We love a good state park, but few can boast as much insane history as Martin County’s Jonathan Dickinson State Park. And we don’t use the word “insane” lightly. From its days well before America was a country (let alone before it was a state park) when shipwrecks were common along the Florida coast, to the early days of Florida’s tourism industry—when visitors would boat up the wild and scenic Loxahatchee River to meet a gator-wrestler who lived on its shores—to its once-hidden history as a top-secret military training school, the park is filled with subtle reminders of its storied past.
So, book a campsite, rent a canoe, lace up your hiking boots, and get ready to explore the story of America’s past, as told by its wildest state park.
Jonathan Dickinson: The wreck of the Reformation
Jonathan Dickinson was a well-to-do Quaker merchant who was living in Port Royal, Jamaica, with his family, when a devastating earthquake struck the island in 1692. Suffering financial losses after the disaster, he eventually made the decision to move his family to Philadelphia. The story of how a state park in Florida, nowhere near Pennsylvania, came to bear his name is a pretty crazy one.
In 1696, Dickinson and his family set sail on a barkentine called the Reformation. The ship, which had a small crew and several other passengers, became separated from the rest of its convoy. Then, to make matters worse, a storm blew it ashore just north of Jupiter Inlet near Hobe Sound.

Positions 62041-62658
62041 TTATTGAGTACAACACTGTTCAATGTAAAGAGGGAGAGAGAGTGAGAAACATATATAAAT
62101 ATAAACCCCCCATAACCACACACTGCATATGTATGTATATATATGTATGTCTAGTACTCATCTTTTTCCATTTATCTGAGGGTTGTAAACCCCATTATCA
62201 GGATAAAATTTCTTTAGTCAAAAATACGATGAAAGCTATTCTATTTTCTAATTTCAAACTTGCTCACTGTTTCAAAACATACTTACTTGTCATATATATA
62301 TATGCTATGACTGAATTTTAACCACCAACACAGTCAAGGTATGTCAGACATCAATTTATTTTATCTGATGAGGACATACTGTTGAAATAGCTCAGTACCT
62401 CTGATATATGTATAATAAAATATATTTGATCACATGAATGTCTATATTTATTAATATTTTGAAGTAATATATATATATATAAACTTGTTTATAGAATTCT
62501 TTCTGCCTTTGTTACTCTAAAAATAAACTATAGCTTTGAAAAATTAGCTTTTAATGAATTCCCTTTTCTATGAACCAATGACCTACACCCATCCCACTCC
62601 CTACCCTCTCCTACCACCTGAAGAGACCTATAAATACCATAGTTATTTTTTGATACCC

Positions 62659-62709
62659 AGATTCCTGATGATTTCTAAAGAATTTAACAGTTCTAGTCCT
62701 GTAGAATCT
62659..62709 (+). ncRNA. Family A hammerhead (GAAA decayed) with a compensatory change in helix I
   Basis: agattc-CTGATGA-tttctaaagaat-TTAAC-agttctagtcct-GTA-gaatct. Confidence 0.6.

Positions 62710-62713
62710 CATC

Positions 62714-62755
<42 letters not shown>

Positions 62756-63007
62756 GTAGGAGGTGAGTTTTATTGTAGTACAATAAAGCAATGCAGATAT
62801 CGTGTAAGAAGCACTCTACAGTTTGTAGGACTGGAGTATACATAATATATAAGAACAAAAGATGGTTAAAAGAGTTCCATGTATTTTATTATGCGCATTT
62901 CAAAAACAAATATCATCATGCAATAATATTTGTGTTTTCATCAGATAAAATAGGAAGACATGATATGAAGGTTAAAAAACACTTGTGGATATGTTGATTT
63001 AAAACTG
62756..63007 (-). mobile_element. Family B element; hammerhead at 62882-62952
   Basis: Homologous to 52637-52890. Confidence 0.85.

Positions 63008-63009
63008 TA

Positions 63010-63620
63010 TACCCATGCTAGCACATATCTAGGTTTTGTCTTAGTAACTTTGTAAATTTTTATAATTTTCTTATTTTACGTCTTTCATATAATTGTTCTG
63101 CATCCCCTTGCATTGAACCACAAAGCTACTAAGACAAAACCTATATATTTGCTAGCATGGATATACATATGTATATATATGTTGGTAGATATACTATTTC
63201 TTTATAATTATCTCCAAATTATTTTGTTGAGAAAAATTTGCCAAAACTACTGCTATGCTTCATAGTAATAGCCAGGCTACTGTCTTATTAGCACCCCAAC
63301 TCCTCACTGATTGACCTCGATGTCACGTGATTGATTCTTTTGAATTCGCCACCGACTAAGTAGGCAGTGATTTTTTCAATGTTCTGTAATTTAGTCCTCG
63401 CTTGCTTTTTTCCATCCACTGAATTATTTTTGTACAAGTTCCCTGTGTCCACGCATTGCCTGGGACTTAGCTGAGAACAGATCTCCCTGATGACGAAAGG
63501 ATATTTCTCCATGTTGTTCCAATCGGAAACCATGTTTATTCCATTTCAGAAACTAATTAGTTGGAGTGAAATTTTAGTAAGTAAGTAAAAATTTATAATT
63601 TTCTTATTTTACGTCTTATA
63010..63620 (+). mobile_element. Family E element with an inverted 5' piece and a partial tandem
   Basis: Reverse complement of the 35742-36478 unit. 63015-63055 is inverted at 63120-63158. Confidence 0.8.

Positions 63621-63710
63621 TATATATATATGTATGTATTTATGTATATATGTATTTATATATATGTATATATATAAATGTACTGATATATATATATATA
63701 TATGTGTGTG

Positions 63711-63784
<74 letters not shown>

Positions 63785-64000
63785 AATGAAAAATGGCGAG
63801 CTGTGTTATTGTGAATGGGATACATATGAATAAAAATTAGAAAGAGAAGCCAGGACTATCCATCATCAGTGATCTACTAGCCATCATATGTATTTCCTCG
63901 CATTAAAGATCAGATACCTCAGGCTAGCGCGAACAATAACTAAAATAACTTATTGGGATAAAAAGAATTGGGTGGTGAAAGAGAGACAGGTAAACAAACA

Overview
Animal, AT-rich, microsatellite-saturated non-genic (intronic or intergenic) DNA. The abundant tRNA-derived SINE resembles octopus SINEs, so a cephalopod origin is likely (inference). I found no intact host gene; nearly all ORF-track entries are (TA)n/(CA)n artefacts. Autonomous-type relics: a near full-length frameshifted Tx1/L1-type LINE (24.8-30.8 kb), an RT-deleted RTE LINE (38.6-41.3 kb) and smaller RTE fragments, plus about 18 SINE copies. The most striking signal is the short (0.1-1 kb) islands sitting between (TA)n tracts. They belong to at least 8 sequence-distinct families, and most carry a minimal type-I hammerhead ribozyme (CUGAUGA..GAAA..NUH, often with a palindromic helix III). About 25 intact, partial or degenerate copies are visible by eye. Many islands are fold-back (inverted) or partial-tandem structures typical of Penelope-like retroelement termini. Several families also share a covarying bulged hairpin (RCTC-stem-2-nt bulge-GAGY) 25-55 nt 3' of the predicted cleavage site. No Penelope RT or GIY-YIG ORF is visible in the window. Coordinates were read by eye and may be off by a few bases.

Everyone survived the wreck and started saving what supplies they could, but many were sick or injured from the perilous journey. Jobe Indians found them, took their goods, and threatened them, but eventually brought them back to the Jobe village. After a few tense days, the Jobe Indians released the castaways, and they started up the coast to the Spanish settlement of St. Augustine.
But this part of the trip wasn’t smooth sailing, either. The Ais tribe in Santa Lucea detained them again, and then sent them to the town of Jece. Here, they met up with survivors from another ship from their convoy that also wrecked. Finally, at long last, Spanish from St. Augustine arrived to escort them back to the city; the journey remained difficult, though. Food was scarce and conditions were brutal, and several people died of exposure on the journey. Despite this, the entire Dickinson family made the final leg of their journey, from St. Augustine to Philadelphia, where Jonathan Dickinson prospered. He published a journal detailing the shipwreck and journey to Philadelphia in 1699.
Trapper Nelson: Tarzan of the Loxahatchee